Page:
Virtual School Meanderings

March 21, 2022

Funding for charter schools

A “Think Twice” review of a think tank report from the folks at the National Education Policy Center.

Inside Look

Great Lakes Center’s exclusive subscriber email featuring key points, information and social media content about reviews and research

March 17, 2022READ IN BROWSER
Hello, Great Lakes Center subscriber:

In the last several decades, charter schools have experienced tremendous growth under the premise they could innovate in education because of their autonomy when compared to public school districts.
Charter school advocates continuously claim charter schools suffer from inequitable funding. Though fiscal comparisons are quite complicated, the latest in a series of reports from the Department of Education Reform at the University of Arkansas attempts to show this funding inequity by dispelling myths about charter school funding. However, the report ignores several basics of school finance research.

Read on to learn more.

Maddie Fennell

Executive Director
Great Lakes Center for Education Research and Practice

REPORT REVIEWED

Dr. Mark Weber of Rutgers University and the New Jersey Policy Perspective reviewed “Charter School Funding: Dispelling Myths about EMOs, Expenditure Patterns & Nonpublic Dollars,” a report from the University of Arkansas Department of Education Reform.

WHAT THE REVIEWER FOUND

The report from the Department of Education Reform lays out three points charter school critics call “myths”:
  1. Funding reflects the needs of students and is equitable.
  1. Charter schools take taxpayer money out of public education.
  1. Charter schools receive more nonpublic funding per student than public schools and don’t rely on public funding in the same way.
The report relies on a proprietary, or not publicly available, set of data to make its claims. The data differs significantly from that which is publicly available. The report does not explain the difference between that data and that from an authoritative source, the U.S. Census Bureau.
Analysis included in the report ignores several basics of school finance and is further complicated by the reality that school districts may face greater costs as charter school enrollments increase. The differences in student characteristics and school programming aren’t accounted for, and categorical spending is conflated with potential profit taking from charter school management organizations and philanthropic giving is inadequately evaluated.
To put it simply, the report does not do enough to make claims about alleged financial “inequities” for charter schools. To accurately make this claim, researchers would have to account for a complicated array of factors on school spending and costs.
The report’s lack of documentation of its methods and basic flaws in analysis make it useless in guiding charter school funding policies, Weber concludes.
Read the full review on the Great Lakes Center website or on the National Education Policy Center website.

WHY YOU SHOULD CARE

Flawed research should never be used to guide policy decisions, especially that which could affect funding for public schools.

TALKING POINTS TO REMEMBER

  1. The latest in a series of reports from the Department of Education Reform at the University of Arkansas inaccurately depicts funding inequities experienced by charter schools.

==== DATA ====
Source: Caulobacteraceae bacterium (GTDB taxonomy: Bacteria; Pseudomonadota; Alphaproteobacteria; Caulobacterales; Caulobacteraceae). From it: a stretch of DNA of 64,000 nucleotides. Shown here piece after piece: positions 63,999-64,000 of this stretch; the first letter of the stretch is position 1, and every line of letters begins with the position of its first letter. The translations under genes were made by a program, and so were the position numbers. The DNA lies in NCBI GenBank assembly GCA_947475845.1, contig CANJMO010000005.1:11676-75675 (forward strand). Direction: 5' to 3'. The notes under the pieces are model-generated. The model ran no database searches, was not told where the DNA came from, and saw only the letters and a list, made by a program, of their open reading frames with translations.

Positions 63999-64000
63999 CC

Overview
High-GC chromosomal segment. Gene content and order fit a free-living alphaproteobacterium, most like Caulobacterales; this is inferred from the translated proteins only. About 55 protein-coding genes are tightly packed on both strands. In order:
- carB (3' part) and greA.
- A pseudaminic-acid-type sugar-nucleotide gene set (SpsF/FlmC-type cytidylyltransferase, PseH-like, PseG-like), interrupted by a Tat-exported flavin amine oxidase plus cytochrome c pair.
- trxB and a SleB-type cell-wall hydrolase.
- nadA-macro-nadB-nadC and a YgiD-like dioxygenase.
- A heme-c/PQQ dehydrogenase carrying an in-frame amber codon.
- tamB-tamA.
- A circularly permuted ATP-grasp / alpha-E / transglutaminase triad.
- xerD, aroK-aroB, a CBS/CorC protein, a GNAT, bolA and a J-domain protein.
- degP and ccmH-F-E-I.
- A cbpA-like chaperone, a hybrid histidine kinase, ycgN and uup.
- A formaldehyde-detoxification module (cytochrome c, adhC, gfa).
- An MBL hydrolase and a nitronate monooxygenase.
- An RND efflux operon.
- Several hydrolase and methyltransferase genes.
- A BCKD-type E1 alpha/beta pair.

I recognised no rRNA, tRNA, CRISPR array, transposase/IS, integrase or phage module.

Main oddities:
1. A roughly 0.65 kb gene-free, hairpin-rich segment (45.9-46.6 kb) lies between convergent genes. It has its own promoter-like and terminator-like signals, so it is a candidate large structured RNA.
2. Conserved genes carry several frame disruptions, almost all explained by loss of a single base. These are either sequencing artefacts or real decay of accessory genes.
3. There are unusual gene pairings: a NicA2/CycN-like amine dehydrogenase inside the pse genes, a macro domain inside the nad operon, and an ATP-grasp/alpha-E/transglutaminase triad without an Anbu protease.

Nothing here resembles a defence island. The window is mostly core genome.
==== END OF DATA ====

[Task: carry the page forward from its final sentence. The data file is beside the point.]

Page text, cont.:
1. According to a National Education Policy Center review, the report ignores several basics of school finance research.
  1. The lack of documentation of its methods and analytical flaws makes the report useless for policymakers.

SOCIAL SHARES

Want to share this Think Twice Review with your social networks? We drafted some sample social media posts for your use.
A report from @ed_reform inaccurately depicts funding inequity for #charterschools and ignores school finance research basics. A report from @ed_reform inaccurately depicts funding inequity for #charterschools and ignores school finance research basics.
#CharterSchool advocates claim these schools suffer from inequitable funding, but that argument is laid out in a new report that ignores school finance research. #CharterSchool advocates claim these schools suffer from inequitable funding, but that argument is laid out in a new report that ignores school finance research.
A @nepctweet review determined a report from @ed_reform about so-called charter school funding inequities is useless to policymakers. A @nepctweet review determined a report from @ed_reform about so-called charter school funding inequities is useless to policymakers.
Follow Us
Facebook
Twitter
Think Twice, a project of the National Education Policy Center, provides the public, policymakers and the press with timely, academically sound reviews of selected publications. The project is made possible by funding from the Great Lakes Center for Education Research and Practice.
Copyright © 2019 Great Lakes Center for Education Research & Practice, All rights reserved.
You are receiving this email because you opted in via our website.Our mailing address is:
Great Lakes Center for Education Research & Practice
PO Box 1263
East Lansing, MI 48826-1263

Leave a Comment »

No comments yet.

RSS feed for comments on this post. TrackBack URI

Leave a Reply

Fill in your details below or click an icon to log in:

WordPress.com Logo

You are commenting using your WordPress.com account. Log Out /  Change )

Twitter picture

You are commenting using your Twitter account. Log Out /  Change )

Facebook photo

You are commenting using your Facebook account. Log Out /  Change )

Connecting to %s

This site uses Akismet to reduce spam. Learn how your comment data is processed.

Blog at WordPress.com.

%d bloggers like this: